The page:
• If you are driving is your speed always the same? There are a variety of formulas that are used to calculate how the position of an object changes. Be prepared: You are going to be algebraically challenged!!!!!
• Slide 85
• How do we define average velocity? Change in displacement divided by change in time What is the formula? v avg = d/t
• Slide 86
• Algebraically we can come up with the following. v avg = (v i + v f )/2 d/t = (v i + v f )/2 2d = (v i + v f )t d = (v i + v f )t If it is yellow, it probably is important. This is the mother equation for the 3 big acceleration formulas. This is the mother equation for the 3 big acceleration formulas.
• Slide 87
• How do we define average acceleration? Change in velocity divided by change in time What is the formula? a avg = v/t
• Slide 88
• With a little algebra, this can be rewritten as a avg = v/t a avg = (v f - v i )/(t f t i ) v f = v i + at
• Slide 89
• What else can we come up with? d = (v i + v f )t d = (v i +[v i + at]t d = (2v i + at)t d = v i t + at 2
• Slide 90
• Anything else? d = (v i + v f )t 2d = (v i + v f )t t = 2d/(v i + v f ) v f =v i + at v f =v i + a[(2d)/(v i + v f )] Continuing.
• Slide 91
• Continuing.. (v i - v f ) = [(2a d)/(v i + v f )] (v i - v f )(v i + v f ) = 2a d v f v i v i v f v i 2 + v f 2 = 2ad v f 2 = v i 2 + 2ad
• Slide 92
• For next year: Rewrite formulas to mimic Starr chart
• Slide 93
• What 3 major equations will we be working with? d = v f = v f 2 =
• Slide 94
• What 3 major equations will we be working with? d = v i t + at 2 v f = v i + at v f 2 = v i 2 + 2ad
• Slide 95
• v f = v i + at Solve for t v f 2 = v i 2 + 2ad Solve for d
• Slide 96
• Horizontal acceleration problems
• Slide 97
• Example J A tricycle, initially traveling at 0.15 m/s, experiences an acceleration of 0.045 m/s 2. What is the velocity of such tricycle after a period of 15 seconds?
• Slide 98
• Example J v i = 0.15 m/s a = 0.045 m/s 2 t = 15 s v f = ? What equation? v f = v i + at v f = v f = 0.15 m/s +( 0.045 m/s2)(15 s) v f = 0.83 m/s
• Slide 99
• Example K A bowling ball decelerates. If it slows from 15.3 m/s to 2.77 m/s in 14.0 seconds, what is the measure of such deceleration?
• Slide 100
• Example K v i = 15.3 m/s v f = 2.77 m/s t = 14.0 s a = ? What equation? v f = v i + at Solve for a v f = v i + at v f - v i = at (v f v i )/t = a a = (2.77 m/s a = (2.77 m/s 15.3 m/s)/(14.0 s) a= -0.895 m/s 2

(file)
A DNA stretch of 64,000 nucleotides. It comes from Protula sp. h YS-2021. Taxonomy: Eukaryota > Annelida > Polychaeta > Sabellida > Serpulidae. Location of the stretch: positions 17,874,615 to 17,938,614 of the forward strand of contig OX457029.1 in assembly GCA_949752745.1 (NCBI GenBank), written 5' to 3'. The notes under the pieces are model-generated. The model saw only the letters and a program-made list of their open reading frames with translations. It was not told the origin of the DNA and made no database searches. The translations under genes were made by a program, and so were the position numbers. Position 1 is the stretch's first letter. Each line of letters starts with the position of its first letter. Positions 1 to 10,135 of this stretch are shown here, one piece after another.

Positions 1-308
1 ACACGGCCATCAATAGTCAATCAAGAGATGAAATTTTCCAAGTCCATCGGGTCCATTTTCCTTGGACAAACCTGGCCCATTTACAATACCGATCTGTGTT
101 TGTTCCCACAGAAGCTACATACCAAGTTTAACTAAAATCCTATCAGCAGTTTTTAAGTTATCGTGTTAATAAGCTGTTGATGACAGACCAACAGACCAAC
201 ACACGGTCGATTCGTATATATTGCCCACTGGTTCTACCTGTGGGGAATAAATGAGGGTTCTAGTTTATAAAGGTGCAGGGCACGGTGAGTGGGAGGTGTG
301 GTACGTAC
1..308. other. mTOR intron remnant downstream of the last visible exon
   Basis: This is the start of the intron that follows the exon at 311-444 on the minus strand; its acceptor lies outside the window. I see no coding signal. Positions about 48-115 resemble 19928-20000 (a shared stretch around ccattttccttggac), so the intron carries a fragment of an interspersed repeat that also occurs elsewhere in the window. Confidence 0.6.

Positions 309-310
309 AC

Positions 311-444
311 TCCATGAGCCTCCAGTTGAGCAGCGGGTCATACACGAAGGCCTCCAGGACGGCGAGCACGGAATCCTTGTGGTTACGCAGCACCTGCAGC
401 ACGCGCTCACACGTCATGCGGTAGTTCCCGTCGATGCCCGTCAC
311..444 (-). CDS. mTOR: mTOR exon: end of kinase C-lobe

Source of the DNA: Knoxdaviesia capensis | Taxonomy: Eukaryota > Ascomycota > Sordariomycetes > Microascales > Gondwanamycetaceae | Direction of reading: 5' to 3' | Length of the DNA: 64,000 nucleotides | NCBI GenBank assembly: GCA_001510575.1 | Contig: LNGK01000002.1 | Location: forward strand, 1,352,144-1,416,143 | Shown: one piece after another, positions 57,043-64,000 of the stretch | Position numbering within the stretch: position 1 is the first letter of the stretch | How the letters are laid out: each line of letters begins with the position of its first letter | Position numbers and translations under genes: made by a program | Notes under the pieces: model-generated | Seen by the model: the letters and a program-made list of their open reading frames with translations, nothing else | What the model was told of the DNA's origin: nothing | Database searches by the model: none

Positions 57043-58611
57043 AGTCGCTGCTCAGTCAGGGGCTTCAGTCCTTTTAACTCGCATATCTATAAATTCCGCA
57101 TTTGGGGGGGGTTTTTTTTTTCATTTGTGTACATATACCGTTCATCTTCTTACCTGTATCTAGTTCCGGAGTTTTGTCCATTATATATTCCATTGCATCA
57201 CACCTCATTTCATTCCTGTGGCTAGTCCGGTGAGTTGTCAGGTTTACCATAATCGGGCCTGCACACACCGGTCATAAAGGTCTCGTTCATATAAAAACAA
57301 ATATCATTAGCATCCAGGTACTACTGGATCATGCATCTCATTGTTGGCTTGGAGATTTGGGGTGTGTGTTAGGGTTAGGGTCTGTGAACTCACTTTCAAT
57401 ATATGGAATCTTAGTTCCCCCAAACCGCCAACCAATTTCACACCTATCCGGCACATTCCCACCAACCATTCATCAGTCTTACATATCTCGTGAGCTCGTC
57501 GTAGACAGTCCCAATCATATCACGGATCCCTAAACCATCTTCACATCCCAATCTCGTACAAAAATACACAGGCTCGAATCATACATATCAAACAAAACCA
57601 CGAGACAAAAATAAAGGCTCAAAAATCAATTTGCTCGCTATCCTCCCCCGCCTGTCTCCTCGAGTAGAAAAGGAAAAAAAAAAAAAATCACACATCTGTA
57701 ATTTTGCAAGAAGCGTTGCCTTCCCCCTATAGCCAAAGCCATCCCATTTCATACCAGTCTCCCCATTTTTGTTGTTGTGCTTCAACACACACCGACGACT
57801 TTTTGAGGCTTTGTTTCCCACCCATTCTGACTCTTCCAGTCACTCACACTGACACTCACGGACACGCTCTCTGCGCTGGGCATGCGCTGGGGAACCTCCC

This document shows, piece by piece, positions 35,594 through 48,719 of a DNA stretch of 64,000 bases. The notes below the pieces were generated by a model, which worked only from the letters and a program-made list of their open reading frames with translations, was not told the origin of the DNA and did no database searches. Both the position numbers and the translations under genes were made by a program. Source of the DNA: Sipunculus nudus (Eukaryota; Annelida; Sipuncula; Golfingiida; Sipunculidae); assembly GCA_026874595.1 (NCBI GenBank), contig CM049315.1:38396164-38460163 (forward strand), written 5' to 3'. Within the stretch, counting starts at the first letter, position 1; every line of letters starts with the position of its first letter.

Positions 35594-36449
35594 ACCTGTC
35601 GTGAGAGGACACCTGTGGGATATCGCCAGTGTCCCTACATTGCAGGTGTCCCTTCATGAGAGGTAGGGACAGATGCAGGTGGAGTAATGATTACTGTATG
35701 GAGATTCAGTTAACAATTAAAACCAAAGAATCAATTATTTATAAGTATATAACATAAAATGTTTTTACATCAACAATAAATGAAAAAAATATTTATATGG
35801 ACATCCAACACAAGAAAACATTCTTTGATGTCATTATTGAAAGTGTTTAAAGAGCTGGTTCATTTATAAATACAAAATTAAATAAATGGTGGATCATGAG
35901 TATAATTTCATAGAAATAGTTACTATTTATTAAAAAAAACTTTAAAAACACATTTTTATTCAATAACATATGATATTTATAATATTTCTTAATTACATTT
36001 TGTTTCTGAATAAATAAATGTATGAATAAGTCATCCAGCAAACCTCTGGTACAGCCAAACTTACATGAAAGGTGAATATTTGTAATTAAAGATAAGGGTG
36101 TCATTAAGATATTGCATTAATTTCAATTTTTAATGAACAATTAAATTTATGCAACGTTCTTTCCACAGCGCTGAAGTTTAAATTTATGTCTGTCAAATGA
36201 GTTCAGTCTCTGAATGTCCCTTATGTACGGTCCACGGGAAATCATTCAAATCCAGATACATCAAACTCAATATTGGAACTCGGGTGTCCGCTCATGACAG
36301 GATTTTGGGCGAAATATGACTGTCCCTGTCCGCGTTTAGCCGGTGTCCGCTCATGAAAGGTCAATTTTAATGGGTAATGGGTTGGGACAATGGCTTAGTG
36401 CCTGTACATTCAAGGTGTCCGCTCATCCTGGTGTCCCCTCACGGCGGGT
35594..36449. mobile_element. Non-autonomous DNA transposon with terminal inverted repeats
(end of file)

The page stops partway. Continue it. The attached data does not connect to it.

• Slide 101
• Example L An arrow takes a horizontal path for a distance of 280 m. The arrow slows from 26.3 m/s to 15 m/s during flight. How long does it take for this arrow to fly this distance?
• Slide 102
• Example L v i = 26.3 m/s v f = 15 m/s d = 280 m t = ? What equation? This will need 2 different equations! We will solve for a then t v f 2 = v i 2 + 2ad Solve for a v f 2 = v i 2 + 2ad v f 2 v i 2 = 2ad (v f 2 v i 2 )/2d = a a = (15 m/s) 2 -(26.3 a = (15 m/s) 2 -(26.3m/s) 2 /(2 x 280m) a= -0.83 m/s 2
• Slide 103
• Example L part 2 v i = 26.3 m/s v f = 15 m/s x = 280 m a = 0.83 m/s 2 t = ? What is the 2 nd equation? v f = v i + at Solve for t v f - v i = at (v f v i )/a= t (v f v i )/a = t t = (15 m/s-26.3 t = (15 m/s-26.3 m/s)/-0.83 m/s 2 t = 14 s
• Slide 104
• 9/24 Tutoring M,T, W after school Get a calculator The quizzes from FRIDAY are graded. I will be passing them back today. Remember we have a test on Wed Have out HW: kinematics WS V 1-8 Todays goal: review acceleration formulas to motion. For future reference, download HW assignments in class so you dont have to worry about connectivity at home.
• Slide 105
• Write in 3 SF and proper Scientific Notation 436,70036020.000005800402,400,0020.0433333333
• Slide 106
• 436,700 4.37 x 10 5 36023.60 x 10 3 0.0000058005.80 x 10 -6 402,400,0024.02 x 10 8 0.04333333334.33 x 10 -2
• Slide 107
• Meter Stick Lab Part I DO THIS NOW : ) On new page in Lab Book, Title a page: Meter Stick Lab. There is a blue card on the desks. Determine length in cm and convert to meters. Remember to estimate one value beyond smallest interval. Thus your measurement should be xx.xx cm Record length of card in lab book DO NOT WRITE THE MEASUREMENT ON THE BLUE CARD!!!!!!!
• Slide 108
• 9/27 Tutoring M,T, W after school GET YOUR LAB BOOKS!!!! Yesterday we took the kinematics test. If you were absent, make ups are on Monday after school. Test corrections will be offered Monday and Wednesday after school next week. I will not be available next Tuesday after school. For future reference, download HW assignments in class so you dont have to worry about connectivity at home.
• Slide 109
• Meter Stick Lab Part I Dollar Bill Bet Without trying to catch the falling dollar bill, hypothesize if you can catch it before it falls through your fingers.
• Slide 110
• TEACHER NOTES Describe the bet about catching a dollar bill Have students measure a dollar bill in cm and convert to m (I have some cardboard ones)
• Slide 111
• Meter Stick Lab Part I Why do objects fall? What factors influence the rate of a falling object? Assume in the following experiment that air resistance is negligible and that objects will accelerate downward at a uniform rate of 9.8 m/s 2